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Writing Timejacker
Selek Washington, 2/13/2023
© 2023 James LaFond
SEP/8/23
Timejacker is mostly complete and I am feeling good about it. The novel was written from dreams, with the actual writing serving as the interpretation. I did not know, until chapter 3z, that the dream that impelled me to write this novel when and how I did, had been a dream of my own death.
The science-fiction premise, the idea that a dreamer trapped within Time may serve as a chronological navigation and propulsion device in submission to The Dreamer, residing beyond Time, was inspired by Tony’s sermons on service to God at a Baptist church that serves Selek, Washington. This premise was not constructed, but stumbled upon in the writing.
The idea of multiple selfs, of a man who said ‘yes’ to adventure overtaking and abducting an older version of himself descended from a lesser self who had said, ‘no,’ to wonder and risk, was likewise inspired by one of Tony’s sermons, in which he, in concord with the congregation, reaffirmed the ancient ideal of self love, that it was natural, that selfishness and care of one’s self as a first priority is given as man’s natural state. Unknown to the rest, this was my loneliest moment in 60 years of life, confronting the dislike, lack of love and indeed hatred for myself. This realization, that what people see in me as a high level of discipline, is actually a drive to self punish for a comprehensive life long failure to meet inner ambitions, is compounded by me never having had the self-confidence for those nebulous ambitions to rise to the level of an expectation.
Andy Edwards pointed out in some of his warhorse podcasts, the disconcerting fact that we enter dreams while in progress and leave them before they end. I listened to these podcasts this time last year when I was extremely ill and even hoping that I would die, but was nursed back to health by the wives of my two hosts, the Captain and The Colonel. These men do not even, so far as I know, read my work. I help them around their homesteads, and in this, they tend to fear for my health, reminding me to take it easy. It occurred to me while writing the third chapter of Timejaker, that I am something of a time traveler for these folks, that they host me in a certain season, the dying one, and that the rest of the year I wander off out of time and that my return is a cyclic affirmation that something bigger knits us together.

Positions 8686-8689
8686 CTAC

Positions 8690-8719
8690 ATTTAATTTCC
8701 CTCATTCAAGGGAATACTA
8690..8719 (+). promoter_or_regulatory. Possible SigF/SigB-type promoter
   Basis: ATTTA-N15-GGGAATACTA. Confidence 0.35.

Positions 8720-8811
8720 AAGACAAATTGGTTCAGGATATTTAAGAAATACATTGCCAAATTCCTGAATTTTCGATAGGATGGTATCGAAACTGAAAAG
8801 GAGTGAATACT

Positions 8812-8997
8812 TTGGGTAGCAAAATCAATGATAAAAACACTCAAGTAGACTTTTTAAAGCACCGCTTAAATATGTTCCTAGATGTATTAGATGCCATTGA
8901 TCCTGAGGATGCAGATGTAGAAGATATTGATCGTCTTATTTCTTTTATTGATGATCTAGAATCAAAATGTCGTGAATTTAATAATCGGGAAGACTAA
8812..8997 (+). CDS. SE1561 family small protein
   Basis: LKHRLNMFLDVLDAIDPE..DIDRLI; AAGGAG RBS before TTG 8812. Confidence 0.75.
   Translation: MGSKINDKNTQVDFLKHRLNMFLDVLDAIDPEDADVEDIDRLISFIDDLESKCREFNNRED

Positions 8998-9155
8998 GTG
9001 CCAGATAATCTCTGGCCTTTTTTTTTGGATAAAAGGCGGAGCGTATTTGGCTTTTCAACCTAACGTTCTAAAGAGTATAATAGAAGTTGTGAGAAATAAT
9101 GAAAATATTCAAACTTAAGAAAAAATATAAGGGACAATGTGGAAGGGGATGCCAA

This observation, this concord with people winter met, reflected back to my meeting with the Colonel on September 11 2016, in Cody, Wyoming, and our trip the next day into the Bear Tooth Mountains during a late summer snow. That experience had with the Colonel, and Bob, became the novel Uprising, in which The Colonel was cast as Major Wolf, and I, as Punk City Coon. That novel would not be written until late winter of 2020. Reflecting on that, I realized, that the novelist travels in and out of Time as a function of his craft and that people he knows and the places which they share, apply themselves to his craft. This application seems to be more pronounced the further along the writer is in his craft, the more relaxed and less impetuous he is, the more lightly he steers the narrative wheel.
I do not know if Timejacker will meet with more or less approval than the median of my efforts at story telling. Half of my novels, perhaps more, have no planned ending at the outset. Of those novels in which I have a clear destination for the story, I alter that ending in roughly half of the efforts. This is an attempt to erase my own narrative fingerprints, I suppose, to help the characters in the story believe in themselves rather than in their function as pawns in a willful fancy.
The use of novelists who have departed in untimely ways from these, the days of our lives, occurred by accident in this writing, as a result of a whimsy on my part, that if I had access to the Eye of Time, and was able to thread it, that I would want to meet such dream weaving minds. Homer and the unknown author of Beowulf, served as my guides here. The poet of Beowulf speaks as the story weaver in some few instances, reminds us that we share Time, “In these the days of our lives,” and speaks of a much greater dreamer, of an eternal war weaver working on the loom of Fate.
Zeus [Thunder] having conquered Kronos [Time] was known as Time-holder more commonly than other cult titles. In this capacity, it was Zeus, who summoned a lesser power with the words, “Bad dream, bad dream, go to Agamemnon,” and so set in motion the narrative that the poet would merely chronicle [to set in Time] in a later age.
That God is an eternal weaver upon a loom was a medieval Christian notion with close ties to old heathen notions of Fate and Fortune being feminine powers to which even the Master of Heaven must tithe a home outside of Time. The Homerid device of Penelope, weaving upon her loom as she resisted willful pressures to waver from her faith in her returning Odysseus, is, this writer suspects, a glimpse of Fate as a feminine gravity in timely concord with extra temporal God: the toiling of Time as Eternity’s oft neglected bride.
The realization that Time must be feminine should have occurred when first I read of Zeus Almighty, Time-holder. Yet, this only offered itself for conscious consideration, when I had a character based on my most brash and willful version, inform the lax and sickly version that is the flagging writer that, “Time is a bitch,” nothing but smart ass jibe that brought the trail down which I had been stumbling into focus.
I hope the reader enjoys the story and that the writers among you, find a tolerable place for this exploration of Time in the gallery of our joint speculations.
James, a rainy morning above the Cedar River, February 13 2023
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